Peter and Lucy jointly own their home, which is worth £300,000 after the mortgage has been repaid. They own as joint tenants, so on Peter’s death the house passes to Lucy outright. Lucy then leaves the property in her Will to her child, meaning that Peter’s children inherit nothing.

Alternatively, Peter and Lucy could hold the house as tenants in common. In his Will, Peter leaves his share of the house to a trust. As a result, Lucy retains use of the house during her lifetime, but on her death Peter’s children become entitled to Peter’s share in the house.

Maintenance obligations for children

If you are paying child maintenance to children from a previous relationship then it is important to remember that those children may have a sustainable claim against your estate if you die while still paying maintenance and without making financial provision for them. If it is not possible to deal with this from assets in your estate (perhaps because they are all required by your spouse) then thought could be given to taking out suitable insurance cover to deal with this.

What happens if the second marriage ends in divorce?

This is not uncommon and thought should be given to protecting the interests of children from a previous relationship if this were to occur. Recent case law has strengthened the enforceability of pre-nuptial agreements and the Law Commission has recommended that pre-nuptial agreements should become legally binding, provided certain safeguards are incorporated. One of those safeguards is that the (financial) needs of both spouses must be provided for in a pre-nuptial agreement. For couples with assets over and above this level, with independent incomes, who wish to ensure certainty that property acquired before the marriage is preserved for their own children in the event of a relationship breakdown, a pre-nuptial agreement could be a very useful tool.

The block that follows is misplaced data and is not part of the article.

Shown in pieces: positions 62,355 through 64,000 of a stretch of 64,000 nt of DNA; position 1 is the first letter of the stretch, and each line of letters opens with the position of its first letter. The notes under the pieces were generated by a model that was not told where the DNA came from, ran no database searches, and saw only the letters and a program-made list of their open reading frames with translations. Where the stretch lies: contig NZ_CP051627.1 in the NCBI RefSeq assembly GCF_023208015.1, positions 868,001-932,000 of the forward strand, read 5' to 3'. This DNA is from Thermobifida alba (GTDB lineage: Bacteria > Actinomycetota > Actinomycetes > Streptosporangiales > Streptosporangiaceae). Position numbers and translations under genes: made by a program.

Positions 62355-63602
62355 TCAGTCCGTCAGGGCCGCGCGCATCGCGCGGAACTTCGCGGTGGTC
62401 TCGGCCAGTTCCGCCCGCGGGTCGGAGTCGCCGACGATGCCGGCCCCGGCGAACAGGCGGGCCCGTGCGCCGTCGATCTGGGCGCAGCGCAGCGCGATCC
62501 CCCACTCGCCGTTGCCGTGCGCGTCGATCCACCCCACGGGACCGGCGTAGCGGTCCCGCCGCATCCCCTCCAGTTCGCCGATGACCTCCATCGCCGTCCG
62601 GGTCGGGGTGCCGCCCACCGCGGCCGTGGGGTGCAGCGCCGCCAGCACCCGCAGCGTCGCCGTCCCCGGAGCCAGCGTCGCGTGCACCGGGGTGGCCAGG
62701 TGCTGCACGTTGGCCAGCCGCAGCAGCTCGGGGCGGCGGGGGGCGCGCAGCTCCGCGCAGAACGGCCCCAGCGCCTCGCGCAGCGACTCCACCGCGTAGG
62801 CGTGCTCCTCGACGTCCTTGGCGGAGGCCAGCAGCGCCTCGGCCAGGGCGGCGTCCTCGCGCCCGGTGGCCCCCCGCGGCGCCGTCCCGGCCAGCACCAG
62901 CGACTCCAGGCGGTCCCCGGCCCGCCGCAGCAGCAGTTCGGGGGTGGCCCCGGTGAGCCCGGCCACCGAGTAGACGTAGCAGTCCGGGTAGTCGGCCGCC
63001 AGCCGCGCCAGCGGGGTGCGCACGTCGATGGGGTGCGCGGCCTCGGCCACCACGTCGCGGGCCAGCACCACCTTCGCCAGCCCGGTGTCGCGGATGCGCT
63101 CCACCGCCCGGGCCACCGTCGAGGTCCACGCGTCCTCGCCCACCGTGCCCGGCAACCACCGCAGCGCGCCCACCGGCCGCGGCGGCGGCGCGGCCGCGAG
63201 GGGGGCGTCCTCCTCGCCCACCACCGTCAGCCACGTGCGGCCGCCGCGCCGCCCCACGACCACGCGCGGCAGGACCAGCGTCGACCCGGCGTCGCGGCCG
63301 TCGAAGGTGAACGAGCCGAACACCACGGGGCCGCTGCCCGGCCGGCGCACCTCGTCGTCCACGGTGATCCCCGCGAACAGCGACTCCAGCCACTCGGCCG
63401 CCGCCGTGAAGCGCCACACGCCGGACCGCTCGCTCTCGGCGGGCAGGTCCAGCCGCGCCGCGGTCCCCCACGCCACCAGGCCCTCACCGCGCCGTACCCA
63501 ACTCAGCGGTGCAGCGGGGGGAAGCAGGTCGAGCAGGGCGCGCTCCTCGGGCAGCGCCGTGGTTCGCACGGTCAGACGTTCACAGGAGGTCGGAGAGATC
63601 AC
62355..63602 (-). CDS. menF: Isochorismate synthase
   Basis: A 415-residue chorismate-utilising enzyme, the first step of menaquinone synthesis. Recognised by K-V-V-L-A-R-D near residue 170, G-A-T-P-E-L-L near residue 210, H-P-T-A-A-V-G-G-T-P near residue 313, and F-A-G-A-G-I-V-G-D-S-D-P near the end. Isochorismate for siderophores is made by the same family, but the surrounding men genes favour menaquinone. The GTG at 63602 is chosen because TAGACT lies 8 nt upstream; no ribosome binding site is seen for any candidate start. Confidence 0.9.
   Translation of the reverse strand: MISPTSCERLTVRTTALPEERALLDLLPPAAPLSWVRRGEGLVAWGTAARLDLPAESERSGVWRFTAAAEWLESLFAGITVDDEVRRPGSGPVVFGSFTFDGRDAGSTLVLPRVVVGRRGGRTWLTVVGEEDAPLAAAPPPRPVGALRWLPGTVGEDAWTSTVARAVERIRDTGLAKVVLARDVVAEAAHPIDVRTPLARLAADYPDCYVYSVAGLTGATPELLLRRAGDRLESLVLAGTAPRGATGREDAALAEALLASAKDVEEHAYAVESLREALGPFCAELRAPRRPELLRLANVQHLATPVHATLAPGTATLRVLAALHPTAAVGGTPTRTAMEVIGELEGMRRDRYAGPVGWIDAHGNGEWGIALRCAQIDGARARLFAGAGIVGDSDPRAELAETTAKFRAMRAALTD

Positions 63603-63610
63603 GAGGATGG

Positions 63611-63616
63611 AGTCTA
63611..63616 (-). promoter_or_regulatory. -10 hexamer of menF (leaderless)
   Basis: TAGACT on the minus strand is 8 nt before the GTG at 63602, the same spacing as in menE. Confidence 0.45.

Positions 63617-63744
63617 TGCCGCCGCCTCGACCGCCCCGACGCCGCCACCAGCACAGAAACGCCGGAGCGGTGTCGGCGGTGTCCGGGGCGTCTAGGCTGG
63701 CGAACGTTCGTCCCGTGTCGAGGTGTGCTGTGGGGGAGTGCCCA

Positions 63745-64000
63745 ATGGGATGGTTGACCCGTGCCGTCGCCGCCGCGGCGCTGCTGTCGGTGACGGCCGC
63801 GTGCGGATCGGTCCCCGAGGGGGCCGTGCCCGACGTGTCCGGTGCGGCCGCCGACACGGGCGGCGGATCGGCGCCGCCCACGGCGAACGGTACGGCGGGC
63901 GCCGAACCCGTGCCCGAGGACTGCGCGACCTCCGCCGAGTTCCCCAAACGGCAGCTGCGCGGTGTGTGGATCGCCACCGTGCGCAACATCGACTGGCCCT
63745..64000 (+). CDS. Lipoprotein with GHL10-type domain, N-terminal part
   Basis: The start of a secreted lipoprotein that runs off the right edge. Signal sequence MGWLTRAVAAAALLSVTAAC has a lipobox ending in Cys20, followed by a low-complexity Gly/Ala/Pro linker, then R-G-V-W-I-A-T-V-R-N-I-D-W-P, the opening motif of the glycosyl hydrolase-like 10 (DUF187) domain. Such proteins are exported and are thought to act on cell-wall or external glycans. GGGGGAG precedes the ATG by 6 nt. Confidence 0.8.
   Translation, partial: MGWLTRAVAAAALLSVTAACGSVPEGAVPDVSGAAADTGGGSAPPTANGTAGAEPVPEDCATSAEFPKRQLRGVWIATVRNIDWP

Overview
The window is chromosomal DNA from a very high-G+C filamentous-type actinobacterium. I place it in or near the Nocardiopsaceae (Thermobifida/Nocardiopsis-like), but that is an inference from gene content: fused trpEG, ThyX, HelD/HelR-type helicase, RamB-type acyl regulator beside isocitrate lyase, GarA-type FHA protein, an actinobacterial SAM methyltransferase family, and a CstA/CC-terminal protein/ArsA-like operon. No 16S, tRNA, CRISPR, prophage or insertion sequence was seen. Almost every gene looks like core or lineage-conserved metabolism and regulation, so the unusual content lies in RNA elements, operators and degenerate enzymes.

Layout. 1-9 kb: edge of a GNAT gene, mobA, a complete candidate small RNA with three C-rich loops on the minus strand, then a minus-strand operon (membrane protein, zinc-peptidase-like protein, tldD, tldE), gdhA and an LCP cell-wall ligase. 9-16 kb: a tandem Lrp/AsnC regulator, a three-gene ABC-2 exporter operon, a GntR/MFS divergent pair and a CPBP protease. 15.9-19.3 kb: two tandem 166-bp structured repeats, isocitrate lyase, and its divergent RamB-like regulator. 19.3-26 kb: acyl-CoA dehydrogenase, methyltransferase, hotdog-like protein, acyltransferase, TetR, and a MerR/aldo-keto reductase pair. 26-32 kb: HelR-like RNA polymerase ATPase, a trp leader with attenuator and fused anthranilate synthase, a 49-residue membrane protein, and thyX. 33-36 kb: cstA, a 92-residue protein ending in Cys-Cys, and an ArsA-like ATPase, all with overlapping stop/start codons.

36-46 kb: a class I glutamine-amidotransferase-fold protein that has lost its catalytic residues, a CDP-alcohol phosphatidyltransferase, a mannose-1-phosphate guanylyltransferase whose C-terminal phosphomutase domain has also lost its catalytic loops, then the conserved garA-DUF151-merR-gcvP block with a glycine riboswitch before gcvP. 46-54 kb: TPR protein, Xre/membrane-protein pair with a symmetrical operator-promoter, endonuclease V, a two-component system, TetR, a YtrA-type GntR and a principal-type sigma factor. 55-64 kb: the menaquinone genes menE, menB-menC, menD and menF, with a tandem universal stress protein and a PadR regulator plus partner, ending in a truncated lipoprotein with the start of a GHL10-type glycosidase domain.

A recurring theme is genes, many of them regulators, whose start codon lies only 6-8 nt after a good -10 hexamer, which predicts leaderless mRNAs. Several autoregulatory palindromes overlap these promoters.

Specialist estate planning for second marriages and blended families

For specialist legal advice on Wills and trusts to meet the unique challenges of a second marriage, call us now on 0800 652 8025 or contact us online. Your initial consultation is free. Our specialist solicitors are based in Birmingham, Bristol, Cardiff, London, Manchester, Southampton and Taunton are ready to discuss your case.


More on this topic

Wills, trusts, probates and estates

Common misconceptions of trusts

The use of Trusts by legal and financial advisers as a way of managing assets on behalf of other people has tried and tested benefits. Trusts are often used in inheritance planning, tax mitigation, lifetime estate planning to name a few.
Read more on Common misconceptions of trusts

The impact of sport relocation in family law

The impact of a ‘professional sportsperson’ career on families is often overlooked. For instance, when a footballer transfers to a new club, they might need to relocate to another part of the country or even to a different country altogether.
Read more on The impact of sport relocation in family law

Looking for legal advice?